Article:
June 2017
Volume 58, Issue 8
Open Access
ARVO Annual Meeting Abstract  |   June 2017
Genetic influences on the nuclear architecture of photoreceptors
Author Affiliations & Notes
  • Hannah Fann
    Neurobiology, Neurodegeneration & Repair Laboratory, National Eye Institute, Bethesda, Maryland, United States
  • Dustin Thad Whitaker
    Neurobiology, Neurodegeneration & Repair Laboratory, National Eye Institute, Bethesda, Maryland, United States
    Texas A&M Institute for Neuroscience, Texas A&M University, College Station, Texas, United States
  • Matthew Brooks
    Neurobiology, Neurodegeneration & Repair Laboratory, National Eye Institute, Bethesda, Maryland, United States
  • Anand Swaroop
    Neurobiology, Neurodegeneration & Repair Laboratory, National Eye Institute, Bethesda, Maryland, United States
  • Footnotes
    Commercial Relationships   Hannah Fann, None; Dustin Whitaker, None; Matthew Brooks, None; Anand Swaroop, None
  • Footnotes
    Support  NIH Intramural Research Program
Investigative Ophthalmology & Visual Science June 2017, Vol.58, 343. doi:
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      Hannah Fann, Dustin Thad Whitaker, Matthew Brooks, Anand Swaroop; Genetic influences on the nuclear architecture of photoreceptors. Invest. Ophthalmol. Vis. Sci. 2017;58(8):343.

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      © ARVO (1962-2015); The Authors (2016-present)

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Abstract

Purpose : Each cell has an unambiguously organized nuclear architecture involving the two major types of chromatin, heterochromatin and euchromatin. Only rod photoreceptors from nocturnal animals have an “inverted” pattern that features a single, large heterochromatin chromocenter localized to the nuclear interior. Every other cell type, including the closely related cone photoreceptors, exhibit a “conventional” nuclei pattern that features several heterochromatin chromocenters scattered throughout the nuclei. This study investigates genes that may play a role in regulating these nuclear architecture patterns in photoreceptor cells.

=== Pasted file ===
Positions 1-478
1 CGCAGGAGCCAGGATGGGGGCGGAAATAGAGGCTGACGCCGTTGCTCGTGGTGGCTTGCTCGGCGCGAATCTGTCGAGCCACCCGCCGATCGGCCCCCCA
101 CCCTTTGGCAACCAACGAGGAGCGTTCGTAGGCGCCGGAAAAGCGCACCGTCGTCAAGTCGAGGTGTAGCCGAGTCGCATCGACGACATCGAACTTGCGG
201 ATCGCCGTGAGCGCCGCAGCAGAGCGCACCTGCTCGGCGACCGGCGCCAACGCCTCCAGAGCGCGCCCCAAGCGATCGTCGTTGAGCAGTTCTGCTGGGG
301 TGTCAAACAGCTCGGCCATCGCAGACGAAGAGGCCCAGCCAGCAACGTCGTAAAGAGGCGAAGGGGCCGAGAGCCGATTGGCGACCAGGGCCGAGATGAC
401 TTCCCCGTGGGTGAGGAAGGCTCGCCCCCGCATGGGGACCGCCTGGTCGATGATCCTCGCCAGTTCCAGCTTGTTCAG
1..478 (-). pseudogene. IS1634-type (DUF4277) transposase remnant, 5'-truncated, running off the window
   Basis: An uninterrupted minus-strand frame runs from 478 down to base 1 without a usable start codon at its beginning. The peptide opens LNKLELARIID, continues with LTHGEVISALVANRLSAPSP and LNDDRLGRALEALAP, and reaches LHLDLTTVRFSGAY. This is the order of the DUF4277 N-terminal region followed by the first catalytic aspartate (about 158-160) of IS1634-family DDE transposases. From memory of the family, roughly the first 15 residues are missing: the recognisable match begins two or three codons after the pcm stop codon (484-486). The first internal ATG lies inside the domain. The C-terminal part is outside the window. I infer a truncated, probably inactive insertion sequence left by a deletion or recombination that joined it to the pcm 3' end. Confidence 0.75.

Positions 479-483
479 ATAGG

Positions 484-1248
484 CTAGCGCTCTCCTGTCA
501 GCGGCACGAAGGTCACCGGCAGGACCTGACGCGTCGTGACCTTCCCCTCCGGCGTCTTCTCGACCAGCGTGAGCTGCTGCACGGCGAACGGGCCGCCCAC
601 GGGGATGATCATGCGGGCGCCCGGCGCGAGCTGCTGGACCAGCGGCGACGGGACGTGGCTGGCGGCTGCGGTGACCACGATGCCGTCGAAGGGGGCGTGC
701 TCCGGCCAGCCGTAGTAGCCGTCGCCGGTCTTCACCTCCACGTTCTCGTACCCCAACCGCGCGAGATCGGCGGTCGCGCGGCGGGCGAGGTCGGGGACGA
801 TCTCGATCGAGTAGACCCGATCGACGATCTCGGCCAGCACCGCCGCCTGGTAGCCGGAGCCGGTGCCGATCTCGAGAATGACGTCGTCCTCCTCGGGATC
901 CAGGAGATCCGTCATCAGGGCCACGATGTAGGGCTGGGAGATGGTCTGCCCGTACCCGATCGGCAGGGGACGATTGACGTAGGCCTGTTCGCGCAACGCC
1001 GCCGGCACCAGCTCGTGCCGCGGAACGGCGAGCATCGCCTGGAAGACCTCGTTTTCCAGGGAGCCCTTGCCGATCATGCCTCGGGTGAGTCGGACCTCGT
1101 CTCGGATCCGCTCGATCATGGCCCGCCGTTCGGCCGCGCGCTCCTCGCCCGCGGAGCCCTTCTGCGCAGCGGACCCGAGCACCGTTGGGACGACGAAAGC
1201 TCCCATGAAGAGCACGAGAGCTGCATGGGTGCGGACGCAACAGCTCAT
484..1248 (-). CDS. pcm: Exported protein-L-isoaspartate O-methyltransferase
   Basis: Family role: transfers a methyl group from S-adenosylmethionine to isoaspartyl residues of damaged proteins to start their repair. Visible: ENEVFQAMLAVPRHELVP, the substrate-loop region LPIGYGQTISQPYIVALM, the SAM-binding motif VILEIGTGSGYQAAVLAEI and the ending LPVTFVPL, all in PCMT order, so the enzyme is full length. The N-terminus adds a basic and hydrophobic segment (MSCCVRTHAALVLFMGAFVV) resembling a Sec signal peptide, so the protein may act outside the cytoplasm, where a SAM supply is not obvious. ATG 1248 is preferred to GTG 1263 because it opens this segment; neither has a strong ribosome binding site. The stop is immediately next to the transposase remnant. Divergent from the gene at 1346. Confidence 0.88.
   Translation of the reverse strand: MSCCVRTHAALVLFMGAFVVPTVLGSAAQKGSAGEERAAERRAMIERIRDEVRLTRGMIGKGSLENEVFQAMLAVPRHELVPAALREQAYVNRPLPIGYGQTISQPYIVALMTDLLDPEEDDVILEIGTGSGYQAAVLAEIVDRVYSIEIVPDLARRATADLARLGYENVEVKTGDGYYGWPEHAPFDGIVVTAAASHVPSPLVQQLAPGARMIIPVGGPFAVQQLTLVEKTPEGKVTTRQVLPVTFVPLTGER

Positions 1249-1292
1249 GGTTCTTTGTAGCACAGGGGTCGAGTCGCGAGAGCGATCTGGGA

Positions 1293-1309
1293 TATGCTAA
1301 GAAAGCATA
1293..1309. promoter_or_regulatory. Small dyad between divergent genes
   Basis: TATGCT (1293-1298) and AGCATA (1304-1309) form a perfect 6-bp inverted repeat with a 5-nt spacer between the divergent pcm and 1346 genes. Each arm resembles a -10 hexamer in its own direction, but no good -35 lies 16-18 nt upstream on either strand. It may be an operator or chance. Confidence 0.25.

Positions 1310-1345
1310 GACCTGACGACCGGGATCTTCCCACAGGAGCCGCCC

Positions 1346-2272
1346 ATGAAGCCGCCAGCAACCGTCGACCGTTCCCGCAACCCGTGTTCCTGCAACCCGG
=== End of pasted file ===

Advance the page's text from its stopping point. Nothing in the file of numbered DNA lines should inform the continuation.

Methods : An expansive genetic screen was performed to identify abnormal phenotypes concerning nuclear architecture within rod photoreceptors. A candidate list of 720 genes was established to have differential expression between rod and cone photoreceptors, as determined by RNA-sequencing transcriptional profiling data. Selected genes from the target list were knocked down through in vivo electroporation in native retinas using shRNA-mediated gene silencing with a rod-specific fluorescent reporter in postnatal day 0 mice. After maturation, mounted retinas were stained with DAPI and imaged with a Zeiss 700 confocal microscope in order to visualize any alterations present in rod nuclei. Additionally, DNA fluorescence in situ hybridization against a major satellite repeat region of the genome was used to quantify the number of chromocenters within each nuclei.

Results : Approximately 2.5% of the genes from the screen altered the physical characteristics of rod nuclei architecture. Knockdown of these genes increased the number of chromocenters within the rod nuclei and increased euchromatin area distributed throughout the cell body as compared to the control groups. Confirmation that the observed phenotype can be attributed to the knockdown of these genes was achieved by analyzing multiple retinas injected with the original shRNA. Additional validation was achieved by injecting and imaging a second knockdown construct of each gene and by performing rescue experiments.

Conclusions : Through this extensive and ongoing screen, it has been shown that some target genes affect chromatin organization in rod photoreceptor cells, moving away from the inverted pattern. Further characterization is currently underway in order to understand the mechanistic properties of the nuclear arrangement caused by these genes.

This is an abstract that was submitted for the 2017 ARVO Annual Meeting, held in Baltimore, MD, May 7-11, 2017.

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